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Commuter air service takes a hit

March 08, 2002|BY LAURA ERNDE

Hagerstown's university project may survive a key round of budget cuts, but Hagerstown Regional Airport's new commuter air service took a hit Thursday.

A Senate subcommittee recommended eliminating the $2 million subsidy for the flights that just got in the air Dec. 28.

Even if the Senate agrees to the cut, the House may restore the money because it's Speaker Casper R. Taylor Jr.'s brainchild.

Boston-Maine Airways of Portsmouth, N.H., a division of Pan American, bought $7 million worth of airplanes expecting to continue its service from Cumberland, Md., and Hagerstown to Baltimore-Washington International Airport, Sen. Donald F. Munson, R-Washington, told fellow members of the Senate Budget and Taxation Committee.

Ten to 12 people a day have been using the flights, he said.

"I hope we can review it a little later and maybe save it," he said.

Chairwoman Sen. Barbara A. Hoffman, D-Baltimore, suggested that Munson find another place to trim the budget.

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Sen. Robert R. Neall, D-Anne Arundel, said his subcommittee on education, business and administration agreed to the cut reluctantly.

Neall's subcommittee proposed it only after learning that state revenues probably will be $250 million lower than expected.

The budget still contains $12.4 million for the University System of Maryland Hagerstown Education Center.

Even though the committee has not made its decisions on the capital budget, Hoffman said the project appears safe.

The committee is mainly interested in cutting projects that aren't ready to go, which isn't the case with Hagerstown's project.

"It probably will move forward. I wouldn't worry too much," she said.

Mark Beck, director of capital planning for the University System, said the project has survived a review by budget analysts.

"We're just moving ahead like there's no concern in the world because we're eager to get this thing started," he said.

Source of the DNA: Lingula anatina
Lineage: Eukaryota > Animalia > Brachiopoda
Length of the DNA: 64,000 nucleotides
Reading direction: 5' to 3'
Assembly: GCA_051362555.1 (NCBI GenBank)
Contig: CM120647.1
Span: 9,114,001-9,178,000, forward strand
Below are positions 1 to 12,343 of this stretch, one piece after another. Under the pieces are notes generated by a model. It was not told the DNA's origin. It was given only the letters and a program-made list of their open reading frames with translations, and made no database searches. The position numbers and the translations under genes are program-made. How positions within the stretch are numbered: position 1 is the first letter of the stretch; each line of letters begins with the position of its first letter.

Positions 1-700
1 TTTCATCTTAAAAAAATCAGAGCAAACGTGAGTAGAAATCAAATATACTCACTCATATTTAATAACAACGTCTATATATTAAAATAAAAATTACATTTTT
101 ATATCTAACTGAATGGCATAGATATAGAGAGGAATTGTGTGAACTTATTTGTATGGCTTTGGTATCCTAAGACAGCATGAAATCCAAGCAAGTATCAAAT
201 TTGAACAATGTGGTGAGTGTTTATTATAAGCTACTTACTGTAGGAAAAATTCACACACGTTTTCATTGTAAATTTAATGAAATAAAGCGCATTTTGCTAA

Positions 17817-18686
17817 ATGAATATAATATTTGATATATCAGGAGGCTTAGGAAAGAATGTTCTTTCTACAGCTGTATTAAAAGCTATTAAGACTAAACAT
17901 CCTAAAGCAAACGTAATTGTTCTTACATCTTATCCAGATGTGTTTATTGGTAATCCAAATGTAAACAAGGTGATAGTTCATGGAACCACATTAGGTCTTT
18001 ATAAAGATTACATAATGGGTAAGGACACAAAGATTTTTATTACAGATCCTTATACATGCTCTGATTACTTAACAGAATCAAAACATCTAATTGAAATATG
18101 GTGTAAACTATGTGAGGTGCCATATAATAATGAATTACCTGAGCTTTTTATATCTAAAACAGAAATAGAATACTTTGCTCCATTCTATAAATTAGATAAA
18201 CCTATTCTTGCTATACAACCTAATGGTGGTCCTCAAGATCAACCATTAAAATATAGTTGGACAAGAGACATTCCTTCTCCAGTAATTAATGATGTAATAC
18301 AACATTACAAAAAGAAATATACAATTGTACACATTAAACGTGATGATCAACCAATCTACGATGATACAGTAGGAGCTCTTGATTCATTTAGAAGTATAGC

If the budget is approved, construction could begin in July.

Meanwhile, money in this year's budget will be used to shore up the deteriorating Baldwin House complex, where the education center is to be located, and remove hazardous materials. That work is expected to begin in about a month.

Hoffman said none of the proposed cuts is set in stone. Most of the final decisions will be made Saturday and Monday and be presented to the full Senate on Wednesday.

"This is still a fluid process," she said.

The Senate's goal is to slice $400 million from Gov. Parris Glendening's $22 billion budget, she said.

The cuts have to go even deeper to ensure the state won't be setting itself up for problems next year, she said.

Glendening has found $1 billion in one-time sources of money that, if used, won't be available again, she said.

"You could get out your broom but there's nothing to sweep up," she said.

Glendening will continue to fight for his priorities in education, the environment and programs that help people, said his spokesman Michael Morrill.

"There's a long way to go. There's lots of pieces moving here," he said.

Hoffman said the cuts will hurt every jurisdiction, including her own. Subcommittees have recommended slashing millions for drug treatment and lead paint reduction in Baltimore.

"I think you have to lead by example," she said.

Other recommended cuts include:

- $7 million from the Community Legacy program, established last year to help revitalize downtowns.

- $3.2 million from the Maryland State Arts Council grant program, which would be a 25 percent cut that could affect the Maryland Symphony Orchestra in Hagerstown.

- $1.3 million from the Conservation Resource Enhancement Program, which pays farmers to make environmentally sound improvements. That would cut the program in half.

- $1 million of the $5 million program that buys textbooks for private school students.

- $450,000 from the Cover Crop program, which keeps it at the $2.5 million level it was funded this year.

- $48,850 for replacement vehicles at the Maryland Correctional Training Center prison south of Hagerstown.

- $23,046 to replace a van at the Potomac Center.

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